Archive for the Tiny House Category

Making The Leap To Tiny Living – Jody And Bill

Making The Leap To Tiny Living - Jody And Bill

Today we have a post written by Jody Brady, she and her husband had came to the very first Tiny House Conference and through their journey of learning, building their own tiny house and living in it full time ever since, I’ve had them come speak at the Conference.  You can read more about them, their life and their amazing house at: http://simplyenough.weebly.com

This April, we’re happy to return as speakers at The Tiny House Conference in Charlotte, NC.  It will mark four years since we attended the conference as volunteers, trying to figure out if we were really going to build a tiny house. Showing up at that conference was an important part of our “tiny” journey, some six years in the making.

brick house

Our first “aha” moment came almost ten years ago. We were living in a neighborhood we loved, in a big house we’d shared with more family and friends than I can remember now. But they’d all moved on, and there was just the two of us, sitting in our family room trying to remember the last time one of us had been in the basement apartment or the guest room—or the living and dining rooms, for that matter. We lived in a few rooms, but paid the mortgage, taxes, insurance, maintenance and utility bills on the entire 3,000-square-foot house. We realized the house owned us.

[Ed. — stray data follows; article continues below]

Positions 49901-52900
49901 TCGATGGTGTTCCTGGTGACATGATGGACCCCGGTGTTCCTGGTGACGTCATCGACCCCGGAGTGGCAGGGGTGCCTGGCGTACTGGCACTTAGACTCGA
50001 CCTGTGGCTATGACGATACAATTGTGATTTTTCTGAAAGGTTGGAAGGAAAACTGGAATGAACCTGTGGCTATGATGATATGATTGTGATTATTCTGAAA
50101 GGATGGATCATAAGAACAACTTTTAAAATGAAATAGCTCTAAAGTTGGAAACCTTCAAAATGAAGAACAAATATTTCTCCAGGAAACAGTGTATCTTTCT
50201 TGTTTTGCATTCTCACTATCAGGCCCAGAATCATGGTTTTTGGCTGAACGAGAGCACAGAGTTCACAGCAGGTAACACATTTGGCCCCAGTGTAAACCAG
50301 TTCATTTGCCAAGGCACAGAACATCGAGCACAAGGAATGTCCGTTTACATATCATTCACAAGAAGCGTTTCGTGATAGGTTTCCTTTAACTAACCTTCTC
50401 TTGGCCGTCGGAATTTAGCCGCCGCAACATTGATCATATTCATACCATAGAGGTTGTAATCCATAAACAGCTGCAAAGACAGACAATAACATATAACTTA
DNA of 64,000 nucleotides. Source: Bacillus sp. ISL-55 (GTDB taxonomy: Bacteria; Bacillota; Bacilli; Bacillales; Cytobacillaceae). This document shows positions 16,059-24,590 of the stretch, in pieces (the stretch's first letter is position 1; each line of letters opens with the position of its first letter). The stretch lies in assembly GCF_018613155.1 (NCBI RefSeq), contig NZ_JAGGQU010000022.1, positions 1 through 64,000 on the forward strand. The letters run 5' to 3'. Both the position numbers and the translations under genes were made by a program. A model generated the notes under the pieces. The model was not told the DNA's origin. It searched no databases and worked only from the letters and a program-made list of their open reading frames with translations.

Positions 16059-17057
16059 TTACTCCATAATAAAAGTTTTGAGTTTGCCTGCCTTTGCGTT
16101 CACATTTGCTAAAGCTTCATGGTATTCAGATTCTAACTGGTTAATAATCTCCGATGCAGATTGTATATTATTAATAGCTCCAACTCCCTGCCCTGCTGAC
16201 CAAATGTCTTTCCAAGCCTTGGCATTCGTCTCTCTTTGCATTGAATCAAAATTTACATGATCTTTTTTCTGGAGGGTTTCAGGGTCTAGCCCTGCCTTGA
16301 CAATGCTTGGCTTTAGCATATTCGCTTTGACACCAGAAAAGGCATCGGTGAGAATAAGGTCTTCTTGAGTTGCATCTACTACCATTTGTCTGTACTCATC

Money was only part of what was troubling us. We’d gone to several Solar Decathlons sponsored by the Department of Energy. At these events, college teams compete to make energy efficient homes, but the competition goes beyond energy consumption. Aesthetics, livability, sustainability of materials and cost are all evaluated, as well. Before we’d ever heard of the tiny house movement, it was these beautiful, compact, sustainable homes that inspired us. We saw that it was possible to tread a little lighter on the planet without sacrificing anything.

Add to that, all the time our house demanded of us. Painting the house inside and out took months of our “free time.” Repairing the decks. Landscaping. Cleaning. Not to mention the hours and hours and hours we felt trapped in jobs we didn’t want to be doing just to pay the mortgage.

So, though we loved where we lived, we came to the realization that the house had to go. We put it on the market before we knew what would come next. I was reminded of a phrase from Julia Cameron’s The Artist’s Way: “Leap and the net will appear. ” We leapt, and we sold the house just before the real estate crash of 2008. Thanks to that fortunate timing and all the work we’d done on the house, we made a lot of money on it. We also sold most of our furniture. Things I thought I couldn’t part with at first, but quickly came to realize I didn’t miss: a grandfather’s clock we’d bought on impulse, our dining and living room furniture, our dressers and side tables, our second set of dishes, our kayaks. (Well, truth be told, we’ve missed the kayaks more than all the other things combined.)